Irish Travelers, also known as Pavees or Mincéirs, are an ethnic group originally from Ireland, with a centuries-old history of nomadic life across their country. Despite their deep roots in the Emerald Isle, they were only officially recognized as an ethnic group by the Irish government in 2017 and have consistently faced prejudice, stereotypes and discrimination from the rest of society, while being under constant pressure to assimilate and abandon their cultural practices. . To shed light on the experience of Irish travelers, a panel was organized to discuss community in the context of the 21st century and the challenges that come with it.
In another installment of the UConn Reads series, discussing The Great Derangement: Climate Change and the Unthinkable by Amitav Ghosh, the UConn Humanities Institute hosted a panel discussion titled “Irish Travelers: The Nation-State, a Minority marginalized and the climate crisis, ”moderated by Mary Burke, English teacher, Irish Concentration Coordinator and Director of the English Honors Program at UConn Storrs Campus.
The panel included Malcolm Sen, assistant professor of English at UMass Amherst, and Jamie Johnson, a Los Angeles-based photographer who specializes in fine art and documentary projects about children whose work brought her to life. Ireland to meet and document the traveler’s experience. The two panelists were joined by Leanne McDonagh and Mícheál Ó hAodha who shared their thoughts in the post-presentation commentary.
Sen discussed Travelers in the context of the ongoing COVID-19 pandemic and global climate crisis, explaining how uncertainty experienced by individuals around the world is common for Travelers and can be for the humanity as climate change continues to threaten its existence.
Before the pandemic, society – particularly in Ireland – was already facing a considerable number of problems, with the ‘financial crisis’, the ‘debt crisis’, the ‘housing crisis’ and the ‘Brexit crisis’ being all spoken regularly on Irish newsreels. This sense of uncertainty has forced many to blame it on “others” in society, or those on the other side of the border.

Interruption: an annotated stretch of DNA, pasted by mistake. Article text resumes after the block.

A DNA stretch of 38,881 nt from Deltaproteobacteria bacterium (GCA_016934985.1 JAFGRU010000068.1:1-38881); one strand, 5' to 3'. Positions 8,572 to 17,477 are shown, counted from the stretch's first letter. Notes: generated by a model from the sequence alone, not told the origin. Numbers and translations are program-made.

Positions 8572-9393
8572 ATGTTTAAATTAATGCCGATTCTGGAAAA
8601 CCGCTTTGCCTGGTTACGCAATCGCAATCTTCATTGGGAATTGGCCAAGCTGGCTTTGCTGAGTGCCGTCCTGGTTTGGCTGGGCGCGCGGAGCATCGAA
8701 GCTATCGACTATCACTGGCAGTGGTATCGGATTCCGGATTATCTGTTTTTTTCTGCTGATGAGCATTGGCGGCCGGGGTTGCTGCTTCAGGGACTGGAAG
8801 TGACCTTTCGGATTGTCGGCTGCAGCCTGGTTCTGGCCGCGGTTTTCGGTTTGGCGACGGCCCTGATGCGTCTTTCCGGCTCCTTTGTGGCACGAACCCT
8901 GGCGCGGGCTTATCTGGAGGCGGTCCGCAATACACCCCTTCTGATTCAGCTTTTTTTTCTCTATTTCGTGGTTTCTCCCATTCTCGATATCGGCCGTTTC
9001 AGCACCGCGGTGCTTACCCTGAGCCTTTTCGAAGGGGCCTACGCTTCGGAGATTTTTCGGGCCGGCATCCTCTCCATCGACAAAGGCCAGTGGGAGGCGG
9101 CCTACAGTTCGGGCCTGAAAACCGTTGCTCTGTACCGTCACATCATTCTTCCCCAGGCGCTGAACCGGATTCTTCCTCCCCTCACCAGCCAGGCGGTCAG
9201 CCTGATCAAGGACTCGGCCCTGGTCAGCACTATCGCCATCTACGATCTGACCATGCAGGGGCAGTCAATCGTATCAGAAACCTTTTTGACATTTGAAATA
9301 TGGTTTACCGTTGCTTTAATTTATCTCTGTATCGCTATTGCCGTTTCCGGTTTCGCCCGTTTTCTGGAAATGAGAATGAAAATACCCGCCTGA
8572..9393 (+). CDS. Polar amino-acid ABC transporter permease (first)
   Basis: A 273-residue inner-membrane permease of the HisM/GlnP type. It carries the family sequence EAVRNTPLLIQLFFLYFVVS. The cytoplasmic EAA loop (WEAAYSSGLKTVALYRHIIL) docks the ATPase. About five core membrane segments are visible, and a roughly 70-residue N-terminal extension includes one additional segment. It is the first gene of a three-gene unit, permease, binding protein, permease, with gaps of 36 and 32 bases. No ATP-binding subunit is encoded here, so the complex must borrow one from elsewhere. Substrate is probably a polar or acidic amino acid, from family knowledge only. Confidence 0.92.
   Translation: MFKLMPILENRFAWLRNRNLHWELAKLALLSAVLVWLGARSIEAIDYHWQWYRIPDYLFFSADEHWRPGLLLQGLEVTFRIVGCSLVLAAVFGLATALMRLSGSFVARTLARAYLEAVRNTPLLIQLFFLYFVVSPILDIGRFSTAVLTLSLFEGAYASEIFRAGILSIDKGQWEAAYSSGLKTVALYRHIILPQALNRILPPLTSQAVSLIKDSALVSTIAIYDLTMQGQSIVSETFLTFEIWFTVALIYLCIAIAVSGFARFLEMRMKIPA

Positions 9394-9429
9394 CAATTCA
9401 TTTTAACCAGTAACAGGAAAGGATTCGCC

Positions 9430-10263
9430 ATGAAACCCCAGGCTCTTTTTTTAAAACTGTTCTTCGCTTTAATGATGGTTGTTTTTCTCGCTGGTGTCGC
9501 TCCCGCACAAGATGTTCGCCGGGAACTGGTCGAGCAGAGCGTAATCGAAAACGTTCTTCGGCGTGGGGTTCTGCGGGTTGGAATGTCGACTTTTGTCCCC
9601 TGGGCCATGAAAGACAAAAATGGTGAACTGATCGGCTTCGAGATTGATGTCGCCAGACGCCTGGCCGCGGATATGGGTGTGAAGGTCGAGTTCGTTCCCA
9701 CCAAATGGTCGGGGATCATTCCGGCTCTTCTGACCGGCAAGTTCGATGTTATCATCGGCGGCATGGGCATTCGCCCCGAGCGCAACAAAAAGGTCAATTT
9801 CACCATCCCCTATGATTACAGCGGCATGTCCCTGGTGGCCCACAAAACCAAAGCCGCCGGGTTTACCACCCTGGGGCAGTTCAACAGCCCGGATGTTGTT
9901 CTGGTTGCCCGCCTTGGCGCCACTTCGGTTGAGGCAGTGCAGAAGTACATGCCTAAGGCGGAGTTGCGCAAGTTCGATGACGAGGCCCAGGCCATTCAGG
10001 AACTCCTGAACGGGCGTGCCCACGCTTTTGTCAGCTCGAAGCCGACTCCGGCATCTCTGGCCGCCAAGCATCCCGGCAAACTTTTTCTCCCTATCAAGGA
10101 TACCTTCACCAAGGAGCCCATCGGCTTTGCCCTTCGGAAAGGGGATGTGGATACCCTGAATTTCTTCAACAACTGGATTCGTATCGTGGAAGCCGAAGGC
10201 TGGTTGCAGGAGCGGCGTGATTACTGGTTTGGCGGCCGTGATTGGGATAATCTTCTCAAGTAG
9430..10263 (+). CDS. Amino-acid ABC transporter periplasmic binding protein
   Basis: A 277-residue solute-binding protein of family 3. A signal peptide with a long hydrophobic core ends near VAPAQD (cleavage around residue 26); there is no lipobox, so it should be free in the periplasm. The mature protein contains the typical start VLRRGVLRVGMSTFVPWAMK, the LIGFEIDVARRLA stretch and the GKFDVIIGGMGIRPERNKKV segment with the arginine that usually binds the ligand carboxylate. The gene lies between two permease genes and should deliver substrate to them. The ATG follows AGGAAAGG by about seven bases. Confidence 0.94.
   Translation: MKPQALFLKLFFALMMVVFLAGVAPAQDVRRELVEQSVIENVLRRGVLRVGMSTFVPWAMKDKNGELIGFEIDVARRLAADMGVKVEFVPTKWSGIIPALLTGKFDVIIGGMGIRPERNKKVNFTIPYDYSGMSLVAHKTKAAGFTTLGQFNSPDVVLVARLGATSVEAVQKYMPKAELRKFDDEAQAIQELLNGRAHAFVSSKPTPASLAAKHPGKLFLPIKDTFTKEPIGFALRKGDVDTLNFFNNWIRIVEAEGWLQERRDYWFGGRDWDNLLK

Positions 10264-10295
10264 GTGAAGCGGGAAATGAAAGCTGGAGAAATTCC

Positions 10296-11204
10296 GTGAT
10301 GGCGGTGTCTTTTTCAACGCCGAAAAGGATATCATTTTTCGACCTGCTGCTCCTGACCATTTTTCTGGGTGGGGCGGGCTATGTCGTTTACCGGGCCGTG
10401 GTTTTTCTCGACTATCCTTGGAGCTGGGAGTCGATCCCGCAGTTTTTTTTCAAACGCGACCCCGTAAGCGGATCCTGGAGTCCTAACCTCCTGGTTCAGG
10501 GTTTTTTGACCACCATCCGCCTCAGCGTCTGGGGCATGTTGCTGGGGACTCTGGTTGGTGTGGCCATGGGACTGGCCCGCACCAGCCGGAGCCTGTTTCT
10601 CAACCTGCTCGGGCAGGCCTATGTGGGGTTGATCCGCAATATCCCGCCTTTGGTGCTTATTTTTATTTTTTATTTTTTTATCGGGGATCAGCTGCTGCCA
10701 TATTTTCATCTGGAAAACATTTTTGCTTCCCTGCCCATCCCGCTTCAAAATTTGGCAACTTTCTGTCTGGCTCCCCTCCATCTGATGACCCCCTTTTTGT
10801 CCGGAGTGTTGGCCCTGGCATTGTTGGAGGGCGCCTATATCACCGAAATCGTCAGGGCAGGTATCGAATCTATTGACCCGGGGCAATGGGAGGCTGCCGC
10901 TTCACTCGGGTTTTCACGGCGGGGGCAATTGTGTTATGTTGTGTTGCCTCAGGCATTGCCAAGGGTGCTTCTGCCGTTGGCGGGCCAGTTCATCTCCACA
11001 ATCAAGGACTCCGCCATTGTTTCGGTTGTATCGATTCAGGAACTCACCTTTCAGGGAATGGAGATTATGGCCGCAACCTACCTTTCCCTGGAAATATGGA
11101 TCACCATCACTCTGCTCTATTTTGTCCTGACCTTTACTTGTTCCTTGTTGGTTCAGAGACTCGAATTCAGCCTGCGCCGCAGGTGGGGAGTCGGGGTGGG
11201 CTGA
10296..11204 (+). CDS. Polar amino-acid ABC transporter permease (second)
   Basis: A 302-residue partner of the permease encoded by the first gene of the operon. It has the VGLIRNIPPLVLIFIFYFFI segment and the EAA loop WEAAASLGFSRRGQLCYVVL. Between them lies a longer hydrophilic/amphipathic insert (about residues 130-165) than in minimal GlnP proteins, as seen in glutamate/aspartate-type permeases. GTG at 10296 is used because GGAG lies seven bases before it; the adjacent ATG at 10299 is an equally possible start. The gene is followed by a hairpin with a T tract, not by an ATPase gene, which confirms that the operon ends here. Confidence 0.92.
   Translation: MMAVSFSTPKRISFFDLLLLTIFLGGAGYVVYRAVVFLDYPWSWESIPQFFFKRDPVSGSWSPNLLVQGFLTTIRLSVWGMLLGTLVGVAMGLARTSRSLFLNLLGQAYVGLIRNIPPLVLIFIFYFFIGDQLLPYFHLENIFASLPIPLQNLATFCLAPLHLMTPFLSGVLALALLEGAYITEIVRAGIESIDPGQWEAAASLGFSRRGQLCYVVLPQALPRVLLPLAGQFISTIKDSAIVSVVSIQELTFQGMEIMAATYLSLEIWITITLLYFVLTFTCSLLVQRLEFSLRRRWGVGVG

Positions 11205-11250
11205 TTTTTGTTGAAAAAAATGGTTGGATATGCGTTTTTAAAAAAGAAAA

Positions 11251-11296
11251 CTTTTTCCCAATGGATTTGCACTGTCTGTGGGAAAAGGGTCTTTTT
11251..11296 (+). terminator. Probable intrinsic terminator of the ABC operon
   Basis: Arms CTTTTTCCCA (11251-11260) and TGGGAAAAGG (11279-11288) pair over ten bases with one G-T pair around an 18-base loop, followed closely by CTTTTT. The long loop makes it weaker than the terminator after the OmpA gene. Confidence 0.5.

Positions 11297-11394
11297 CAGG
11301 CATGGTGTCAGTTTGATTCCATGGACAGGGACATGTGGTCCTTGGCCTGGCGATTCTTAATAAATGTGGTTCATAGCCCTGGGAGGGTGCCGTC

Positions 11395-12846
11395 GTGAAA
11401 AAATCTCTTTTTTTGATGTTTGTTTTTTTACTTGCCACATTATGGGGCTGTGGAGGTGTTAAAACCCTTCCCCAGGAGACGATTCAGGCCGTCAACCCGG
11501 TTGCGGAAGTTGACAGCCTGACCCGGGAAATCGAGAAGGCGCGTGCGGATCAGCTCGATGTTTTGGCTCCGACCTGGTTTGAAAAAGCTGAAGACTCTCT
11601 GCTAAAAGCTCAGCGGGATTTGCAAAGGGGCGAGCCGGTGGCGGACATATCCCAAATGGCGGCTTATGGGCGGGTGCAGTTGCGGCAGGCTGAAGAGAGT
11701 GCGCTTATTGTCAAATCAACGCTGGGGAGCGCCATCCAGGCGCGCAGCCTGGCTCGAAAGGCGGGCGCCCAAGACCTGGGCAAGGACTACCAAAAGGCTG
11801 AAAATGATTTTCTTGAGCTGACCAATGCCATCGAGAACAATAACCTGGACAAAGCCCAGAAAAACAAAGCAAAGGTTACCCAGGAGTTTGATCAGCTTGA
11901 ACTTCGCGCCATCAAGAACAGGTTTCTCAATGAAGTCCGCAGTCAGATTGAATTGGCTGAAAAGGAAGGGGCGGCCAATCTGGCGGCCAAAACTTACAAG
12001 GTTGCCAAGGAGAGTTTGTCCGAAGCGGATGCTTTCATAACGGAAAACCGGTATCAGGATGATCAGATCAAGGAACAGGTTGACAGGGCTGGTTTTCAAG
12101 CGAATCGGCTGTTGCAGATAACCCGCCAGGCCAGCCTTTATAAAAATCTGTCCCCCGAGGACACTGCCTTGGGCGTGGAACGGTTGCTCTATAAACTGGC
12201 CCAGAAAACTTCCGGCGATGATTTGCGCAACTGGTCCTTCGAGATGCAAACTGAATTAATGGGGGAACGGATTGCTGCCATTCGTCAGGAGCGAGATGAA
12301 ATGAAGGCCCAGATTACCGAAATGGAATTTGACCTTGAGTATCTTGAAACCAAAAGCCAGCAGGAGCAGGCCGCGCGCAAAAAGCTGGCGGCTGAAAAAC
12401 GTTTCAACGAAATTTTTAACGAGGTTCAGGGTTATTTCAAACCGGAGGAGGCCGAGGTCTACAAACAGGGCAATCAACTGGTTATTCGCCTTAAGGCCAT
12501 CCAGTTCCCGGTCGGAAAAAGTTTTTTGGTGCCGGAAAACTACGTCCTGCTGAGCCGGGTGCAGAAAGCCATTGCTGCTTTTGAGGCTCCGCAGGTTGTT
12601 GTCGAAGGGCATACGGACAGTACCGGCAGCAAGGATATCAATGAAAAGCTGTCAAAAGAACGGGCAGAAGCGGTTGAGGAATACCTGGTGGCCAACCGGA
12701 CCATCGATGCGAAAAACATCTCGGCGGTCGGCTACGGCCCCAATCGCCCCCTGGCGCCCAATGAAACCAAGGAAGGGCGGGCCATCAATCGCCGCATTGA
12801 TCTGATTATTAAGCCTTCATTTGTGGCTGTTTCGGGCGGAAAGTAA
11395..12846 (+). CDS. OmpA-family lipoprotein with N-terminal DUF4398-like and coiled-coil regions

“The border is where the war begins,” Sen said. “It is also a place where war talks can end.”
In the case of Travelers, Burke explained, society has continually ostracized these individuals for not embracing the progressive and consumerist cultural values of the majority seen from the 1920s with the creation of the Irish nation state.
Burke explained that the great irony of cosmopolitan society’s contempt for Travelers is that humanity may adopt a more nomadic way of life in the wake of the climate crisis and the disappearance of habitable lands.
Johnson, who has spent her entire career photographing children – both in the privileged crowd in Los Angeles and in poverty in Laos, Cuba and now Ireland – explained why she chose to write a book after having met the children of the traveler from Ireland.
“I wanted to tell their stories,” Johnson said. “I wanted to show their photos. I wanted to have an uplifting look at these happy children. They don’t need any of the modern conveniences, loot toys, and electronics. And they are strong, happy, and wonderful children.
Johnson explained that it is much more difficult for a person to defend a malicious stereotype of a group of people when they see the innocence and sheer joy displayed by a child in that group.
“There are so many stereotypes going on,” Johnson said. “And it’s ridiculous for anyone to stereotype a child.”